Tuesday, 6 May 2014

Violations of the Code in Lithuania (CESCR)



The IBFAN alternative report on the situation of infant and young child feeding in  Lithuania was prepared by the initiative group of breastfeeding mothers and breastfeeding promoters of NGO "Pradžiųpradžia" (IBFAN Lithuania). The report reflected the Declaration on Breastfeeding Support and Relate Issues in Lithuania which was addressed to the highest authorities such as the Ministry of Health  and Ministry of Education of the Republic of Lithuania, and was also shared with all universities, medical colleges and faculties of the country during the World Breastfeeding Week in 2011.

General overview of breastfeeding

The alternative report highlighted the lack of an integral programme on protection, support and promotion of breastfeeding in the country. Indeed, dissemination of information and misleading advertising are the key reasons for refraining from breastfeeding or choosing a comparatively short period of breastfeeding. The article 24 of the Convention of the Rights of the Child is not appropriately respected and no mechanisms exist for the control of its implementation: a comparatively large number of mothers continue refraining from or choose especially short periods of breastfeeding. Currently, no substantial actions are taken to upgrade breastfeeding-related qualifications of health care specialists. Certain seminars on nutrition of infants and children for health care specialists are supported and organized by companies distributing breastmilk substitutes that violate the International Code of Marketing of Breastmilk Substitute and its subsequent resolutions. What is more, accessibility to personal health care services for breastfeeding women is not sufficiently communicated and organized. There are very few Baby-friendly Hospitals and in other health care institutions, the quality of services is very low or services that ensure successful breastfeeding are nonexistent. Consequently, a birth-giving mother, limited by time and distance, cannot freely choose a health care institution. Mothers and newborns experience discrimination as they end up in a hospital without the Baby Friendly Hospital Initiative status.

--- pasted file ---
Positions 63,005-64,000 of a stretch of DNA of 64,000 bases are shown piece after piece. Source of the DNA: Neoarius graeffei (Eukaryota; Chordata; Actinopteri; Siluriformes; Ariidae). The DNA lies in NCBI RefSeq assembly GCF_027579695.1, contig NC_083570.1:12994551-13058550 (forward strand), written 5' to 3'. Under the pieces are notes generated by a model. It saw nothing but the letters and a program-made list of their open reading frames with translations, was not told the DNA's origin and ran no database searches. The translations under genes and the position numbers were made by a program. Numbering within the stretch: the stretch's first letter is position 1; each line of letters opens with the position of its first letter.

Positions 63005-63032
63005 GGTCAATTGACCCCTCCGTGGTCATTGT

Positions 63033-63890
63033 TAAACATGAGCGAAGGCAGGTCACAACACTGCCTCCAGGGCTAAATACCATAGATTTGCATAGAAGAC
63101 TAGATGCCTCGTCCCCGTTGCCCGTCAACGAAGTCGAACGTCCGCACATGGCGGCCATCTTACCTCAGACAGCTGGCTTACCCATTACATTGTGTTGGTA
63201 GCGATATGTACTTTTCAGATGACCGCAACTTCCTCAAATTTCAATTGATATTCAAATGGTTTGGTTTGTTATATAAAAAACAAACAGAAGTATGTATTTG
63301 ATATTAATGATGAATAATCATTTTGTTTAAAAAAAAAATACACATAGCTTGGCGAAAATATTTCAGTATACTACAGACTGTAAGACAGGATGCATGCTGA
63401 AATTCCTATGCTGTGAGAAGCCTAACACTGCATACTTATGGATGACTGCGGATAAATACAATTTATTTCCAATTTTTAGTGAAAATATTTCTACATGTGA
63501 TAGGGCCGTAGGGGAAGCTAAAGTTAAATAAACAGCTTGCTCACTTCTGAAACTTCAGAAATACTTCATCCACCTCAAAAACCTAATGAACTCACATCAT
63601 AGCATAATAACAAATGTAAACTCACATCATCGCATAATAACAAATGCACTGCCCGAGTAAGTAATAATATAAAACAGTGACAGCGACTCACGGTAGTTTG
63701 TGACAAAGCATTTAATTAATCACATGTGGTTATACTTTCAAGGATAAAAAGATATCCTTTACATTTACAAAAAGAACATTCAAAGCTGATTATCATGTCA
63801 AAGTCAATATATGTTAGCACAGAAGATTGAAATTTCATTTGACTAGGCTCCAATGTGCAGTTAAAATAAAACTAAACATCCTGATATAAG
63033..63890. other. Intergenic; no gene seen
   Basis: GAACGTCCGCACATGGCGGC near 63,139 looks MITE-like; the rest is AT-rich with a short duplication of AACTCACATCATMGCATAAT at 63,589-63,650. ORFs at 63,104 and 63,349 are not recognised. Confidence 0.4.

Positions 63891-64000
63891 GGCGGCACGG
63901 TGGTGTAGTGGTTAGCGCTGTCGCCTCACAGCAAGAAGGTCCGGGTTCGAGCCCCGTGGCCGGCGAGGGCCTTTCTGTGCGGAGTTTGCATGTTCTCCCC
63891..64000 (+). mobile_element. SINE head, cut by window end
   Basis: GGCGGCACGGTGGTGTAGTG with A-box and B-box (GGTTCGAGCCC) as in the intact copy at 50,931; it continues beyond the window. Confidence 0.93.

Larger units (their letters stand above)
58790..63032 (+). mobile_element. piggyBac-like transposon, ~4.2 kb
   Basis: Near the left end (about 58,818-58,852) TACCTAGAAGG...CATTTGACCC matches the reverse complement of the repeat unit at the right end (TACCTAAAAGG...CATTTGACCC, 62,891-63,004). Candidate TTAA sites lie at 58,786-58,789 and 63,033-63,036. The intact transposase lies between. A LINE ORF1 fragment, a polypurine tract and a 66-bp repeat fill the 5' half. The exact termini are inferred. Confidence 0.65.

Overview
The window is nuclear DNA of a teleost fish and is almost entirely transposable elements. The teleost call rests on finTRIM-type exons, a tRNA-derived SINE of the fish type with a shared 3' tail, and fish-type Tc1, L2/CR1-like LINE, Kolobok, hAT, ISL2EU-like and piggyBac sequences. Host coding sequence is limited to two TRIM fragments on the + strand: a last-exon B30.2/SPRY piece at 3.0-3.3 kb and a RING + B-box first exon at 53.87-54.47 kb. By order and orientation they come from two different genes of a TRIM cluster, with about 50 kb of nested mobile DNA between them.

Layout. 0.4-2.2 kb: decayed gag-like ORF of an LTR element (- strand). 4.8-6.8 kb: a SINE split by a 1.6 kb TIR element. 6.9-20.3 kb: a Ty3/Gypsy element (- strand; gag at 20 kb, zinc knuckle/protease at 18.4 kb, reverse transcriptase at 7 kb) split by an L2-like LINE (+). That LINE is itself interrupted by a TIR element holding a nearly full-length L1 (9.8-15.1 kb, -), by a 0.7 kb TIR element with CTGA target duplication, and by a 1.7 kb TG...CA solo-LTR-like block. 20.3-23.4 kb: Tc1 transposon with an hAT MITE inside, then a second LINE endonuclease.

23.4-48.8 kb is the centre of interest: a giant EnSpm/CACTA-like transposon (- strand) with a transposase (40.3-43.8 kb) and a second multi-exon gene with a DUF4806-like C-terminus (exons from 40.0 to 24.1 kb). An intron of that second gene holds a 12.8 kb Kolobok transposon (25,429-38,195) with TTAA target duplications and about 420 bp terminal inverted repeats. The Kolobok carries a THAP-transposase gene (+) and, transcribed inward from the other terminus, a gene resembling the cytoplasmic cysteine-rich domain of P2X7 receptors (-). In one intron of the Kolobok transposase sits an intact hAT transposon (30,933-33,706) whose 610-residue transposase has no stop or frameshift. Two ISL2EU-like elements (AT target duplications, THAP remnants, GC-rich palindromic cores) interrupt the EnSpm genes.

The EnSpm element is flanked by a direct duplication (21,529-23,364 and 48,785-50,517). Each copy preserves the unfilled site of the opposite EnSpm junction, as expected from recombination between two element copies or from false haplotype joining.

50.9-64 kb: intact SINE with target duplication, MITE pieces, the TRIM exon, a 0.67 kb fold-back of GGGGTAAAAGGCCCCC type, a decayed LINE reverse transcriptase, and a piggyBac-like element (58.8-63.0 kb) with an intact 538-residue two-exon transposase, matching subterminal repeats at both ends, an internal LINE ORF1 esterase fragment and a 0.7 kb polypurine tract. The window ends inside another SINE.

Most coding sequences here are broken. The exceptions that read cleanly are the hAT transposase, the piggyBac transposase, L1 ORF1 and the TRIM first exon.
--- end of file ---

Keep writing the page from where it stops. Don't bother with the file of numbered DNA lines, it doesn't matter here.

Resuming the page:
Discussion on infant and young child feeding

The Committee has not specifically addressed the issue of infant and young child feeding.

However, the delegation informed the Committee on the establishment of a working group on the draft law on reproductive health that was set up in January 2014. The government has launched a campaign to promote the availability of contraception methods and the risks of repeated abortion.

CECSR Concluding Observations

In its Concluding Observations, the Committee welcomes the priority given by the State to increase food quality, including the promotion of organic farming and locally made products. Furthermore, it encourages the State to continue and strengthen its efforts to promote healthy, balanced and environmentally sustainable eating habits among all segments of the population, and establish a monitoring mechanism to assess the impact of such measures in reducing the obesity rate, taking into account the Committee’s general comment No. 12 (1999) on the right to adequate food (para 19), that expressly refers to breastfeeding as an 'appropriate feeding pattern' to be maintained and strengthened. Finally, the Committee calls upon the State to intensify its efforts to combat domestic violence by ensuring that all cases of violence against women are effectively investigated, perpetrators are sanctioned and victims have access to remedies as well as protection (para 15).